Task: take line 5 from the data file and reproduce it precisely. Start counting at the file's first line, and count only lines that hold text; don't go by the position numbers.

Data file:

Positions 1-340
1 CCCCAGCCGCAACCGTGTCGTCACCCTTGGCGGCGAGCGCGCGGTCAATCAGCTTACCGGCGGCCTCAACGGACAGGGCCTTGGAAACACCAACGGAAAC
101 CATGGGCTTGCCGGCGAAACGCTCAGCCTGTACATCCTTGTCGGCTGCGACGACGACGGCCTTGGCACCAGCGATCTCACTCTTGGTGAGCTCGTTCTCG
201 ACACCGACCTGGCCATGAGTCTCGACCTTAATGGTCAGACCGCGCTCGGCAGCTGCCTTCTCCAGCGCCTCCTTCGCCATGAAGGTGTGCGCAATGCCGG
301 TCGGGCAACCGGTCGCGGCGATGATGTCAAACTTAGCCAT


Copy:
301 TCGGGCAACCGGTCGCGGCGATGATGTCAAACTTAGCCAT